On his website Dave McDonnell describes this group as his “post-jazz unit”. For me Post-Bop springs more readily to mind although personally I’m not sure about that as a term to reflect the totality of the music on offer here, even though it is generally used as a bit of a catch-all label. There are some pieces that are heavily influenced by the virtuosity of the Bebop style, but there are also other pieces that are structured around repeated ostinato patterns, more free-form playing and a few short pieces with a completely contrasting colour.
The group is Dave McDonnell on saxophones, Chris Welcome on guitar, Joshua Adams on bass and Frank Rosaly on drums. For starters I like the sound of McDonnell’s playing. He has a smooth pure tone that is clearly underpinned by a good technique, which he stays in control of throughout the album. That is not to say there isn’t feeling or expression in his playing but the quality of his sound is a consistent and pleasant factor across all the pieces he plays on. The ever efficient Chris Welcome’s playing is strong on this album, fulfilling supporting roles to McDonnell’s lead lines as well as some strong virtuosic soloing of his own, which is a delight to hear. The rhythm section of Rosaly and Adams form a tight unit that provides good support to the melodic/harmonic gymnastics of sax and guitar.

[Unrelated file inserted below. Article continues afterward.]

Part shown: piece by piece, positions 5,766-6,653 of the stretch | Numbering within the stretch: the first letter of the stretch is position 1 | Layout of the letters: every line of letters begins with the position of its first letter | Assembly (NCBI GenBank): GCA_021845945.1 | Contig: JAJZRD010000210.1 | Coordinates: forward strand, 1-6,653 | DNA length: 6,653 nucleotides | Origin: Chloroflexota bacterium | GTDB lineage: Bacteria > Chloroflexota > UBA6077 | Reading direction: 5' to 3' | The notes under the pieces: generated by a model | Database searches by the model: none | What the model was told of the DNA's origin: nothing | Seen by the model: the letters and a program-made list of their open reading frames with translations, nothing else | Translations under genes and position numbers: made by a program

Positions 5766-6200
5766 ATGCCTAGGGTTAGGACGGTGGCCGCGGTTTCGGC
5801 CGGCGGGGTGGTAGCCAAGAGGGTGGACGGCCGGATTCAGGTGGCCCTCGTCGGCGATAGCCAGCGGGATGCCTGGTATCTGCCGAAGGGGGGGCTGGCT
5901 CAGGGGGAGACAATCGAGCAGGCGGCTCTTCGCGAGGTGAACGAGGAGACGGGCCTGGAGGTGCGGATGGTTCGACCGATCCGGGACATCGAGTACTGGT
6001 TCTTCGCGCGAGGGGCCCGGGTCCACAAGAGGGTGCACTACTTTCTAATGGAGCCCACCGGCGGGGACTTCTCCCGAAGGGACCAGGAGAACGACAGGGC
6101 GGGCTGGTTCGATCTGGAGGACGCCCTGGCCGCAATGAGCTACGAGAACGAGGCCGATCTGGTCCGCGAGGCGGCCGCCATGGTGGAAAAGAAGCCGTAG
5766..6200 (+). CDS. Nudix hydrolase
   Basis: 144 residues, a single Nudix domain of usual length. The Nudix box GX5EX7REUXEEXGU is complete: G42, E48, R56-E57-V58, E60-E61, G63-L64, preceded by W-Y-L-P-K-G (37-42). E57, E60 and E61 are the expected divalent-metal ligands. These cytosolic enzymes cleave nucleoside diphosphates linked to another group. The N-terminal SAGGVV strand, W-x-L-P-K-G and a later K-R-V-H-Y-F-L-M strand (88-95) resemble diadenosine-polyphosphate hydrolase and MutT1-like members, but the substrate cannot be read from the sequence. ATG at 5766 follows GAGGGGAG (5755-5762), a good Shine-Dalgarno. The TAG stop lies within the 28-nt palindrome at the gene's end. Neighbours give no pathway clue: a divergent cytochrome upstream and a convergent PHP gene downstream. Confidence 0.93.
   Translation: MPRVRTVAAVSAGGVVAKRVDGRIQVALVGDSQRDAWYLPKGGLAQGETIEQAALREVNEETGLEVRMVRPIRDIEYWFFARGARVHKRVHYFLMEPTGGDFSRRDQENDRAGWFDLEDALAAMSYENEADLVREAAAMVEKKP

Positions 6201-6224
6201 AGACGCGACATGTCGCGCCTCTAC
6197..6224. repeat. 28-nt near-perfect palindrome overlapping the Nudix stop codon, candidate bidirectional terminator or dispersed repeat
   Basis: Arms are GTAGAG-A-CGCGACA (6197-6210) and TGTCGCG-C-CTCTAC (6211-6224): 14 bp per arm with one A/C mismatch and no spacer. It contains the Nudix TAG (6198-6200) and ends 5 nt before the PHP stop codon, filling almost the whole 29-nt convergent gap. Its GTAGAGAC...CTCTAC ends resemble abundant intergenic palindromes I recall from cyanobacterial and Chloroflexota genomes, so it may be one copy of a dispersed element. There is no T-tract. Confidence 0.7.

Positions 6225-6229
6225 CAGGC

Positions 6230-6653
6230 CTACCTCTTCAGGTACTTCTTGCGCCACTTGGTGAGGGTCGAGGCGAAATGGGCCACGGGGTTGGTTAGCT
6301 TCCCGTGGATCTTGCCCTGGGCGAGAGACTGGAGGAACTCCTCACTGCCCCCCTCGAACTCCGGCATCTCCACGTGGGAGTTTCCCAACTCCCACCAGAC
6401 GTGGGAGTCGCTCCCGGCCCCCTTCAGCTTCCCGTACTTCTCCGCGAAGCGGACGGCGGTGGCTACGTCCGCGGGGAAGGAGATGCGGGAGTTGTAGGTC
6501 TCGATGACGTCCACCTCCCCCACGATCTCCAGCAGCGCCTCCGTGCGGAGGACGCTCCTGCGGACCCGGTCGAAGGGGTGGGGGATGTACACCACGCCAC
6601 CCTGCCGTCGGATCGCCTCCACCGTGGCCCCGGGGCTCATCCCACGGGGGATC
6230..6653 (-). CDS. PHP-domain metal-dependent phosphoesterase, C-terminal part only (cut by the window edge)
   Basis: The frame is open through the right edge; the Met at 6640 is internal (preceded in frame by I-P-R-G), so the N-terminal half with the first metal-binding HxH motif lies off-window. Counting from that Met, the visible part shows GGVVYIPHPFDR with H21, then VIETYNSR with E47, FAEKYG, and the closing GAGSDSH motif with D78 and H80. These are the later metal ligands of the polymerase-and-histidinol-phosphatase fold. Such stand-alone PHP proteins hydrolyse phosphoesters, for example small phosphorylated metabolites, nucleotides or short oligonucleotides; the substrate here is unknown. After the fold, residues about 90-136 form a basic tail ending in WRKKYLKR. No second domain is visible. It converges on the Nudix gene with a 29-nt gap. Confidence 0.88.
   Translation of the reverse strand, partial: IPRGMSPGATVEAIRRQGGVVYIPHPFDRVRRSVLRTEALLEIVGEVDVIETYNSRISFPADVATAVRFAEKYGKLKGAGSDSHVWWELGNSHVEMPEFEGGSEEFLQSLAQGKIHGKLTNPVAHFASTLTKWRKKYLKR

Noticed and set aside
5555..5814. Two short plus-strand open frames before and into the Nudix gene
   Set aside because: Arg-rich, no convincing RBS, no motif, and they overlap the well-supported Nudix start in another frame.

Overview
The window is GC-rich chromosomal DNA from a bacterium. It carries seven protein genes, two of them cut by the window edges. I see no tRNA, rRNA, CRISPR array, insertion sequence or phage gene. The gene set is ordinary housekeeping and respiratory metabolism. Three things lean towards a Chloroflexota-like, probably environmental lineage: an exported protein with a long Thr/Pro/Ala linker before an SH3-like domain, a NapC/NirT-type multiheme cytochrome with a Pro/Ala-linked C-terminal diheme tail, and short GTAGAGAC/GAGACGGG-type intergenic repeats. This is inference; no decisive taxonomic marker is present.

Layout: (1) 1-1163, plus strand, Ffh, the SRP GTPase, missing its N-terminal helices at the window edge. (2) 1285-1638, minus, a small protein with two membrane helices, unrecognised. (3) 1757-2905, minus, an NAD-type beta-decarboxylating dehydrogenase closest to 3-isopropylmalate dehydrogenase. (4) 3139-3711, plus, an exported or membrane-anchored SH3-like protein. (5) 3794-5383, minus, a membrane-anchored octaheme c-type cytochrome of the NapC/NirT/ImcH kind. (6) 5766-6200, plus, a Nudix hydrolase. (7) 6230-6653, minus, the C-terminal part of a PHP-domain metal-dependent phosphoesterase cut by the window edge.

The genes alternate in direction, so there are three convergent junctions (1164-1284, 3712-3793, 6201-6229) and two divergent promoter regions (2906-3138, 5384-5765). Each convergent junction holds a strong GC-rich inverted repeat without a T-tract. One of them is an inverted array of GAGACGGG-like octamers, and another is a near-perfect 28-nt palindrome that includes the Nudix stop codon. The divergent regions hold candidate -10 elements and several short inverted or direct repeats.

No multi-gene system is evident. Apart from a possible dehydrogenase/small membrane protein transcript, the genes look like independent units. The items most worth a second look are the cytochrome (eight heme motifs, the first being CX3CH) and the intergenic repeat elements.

Some of the highlights of The Dragon and the Griffin include ‘Perch’ a Bebop fuelled piece, ‘Geranium’ with it’s much freer developmental playing and the three short pieces ‘In a Clearing 1, 2 & 3’ which are spread out over the album and are realised by Jason Adasiewicz on vibraphone and Tomeka Reid on cello.
The music on this album really swings and although not all of it would necessarily come under the Free Jazz banner it is well worth a listen as there is a lot on offer here to enjoy.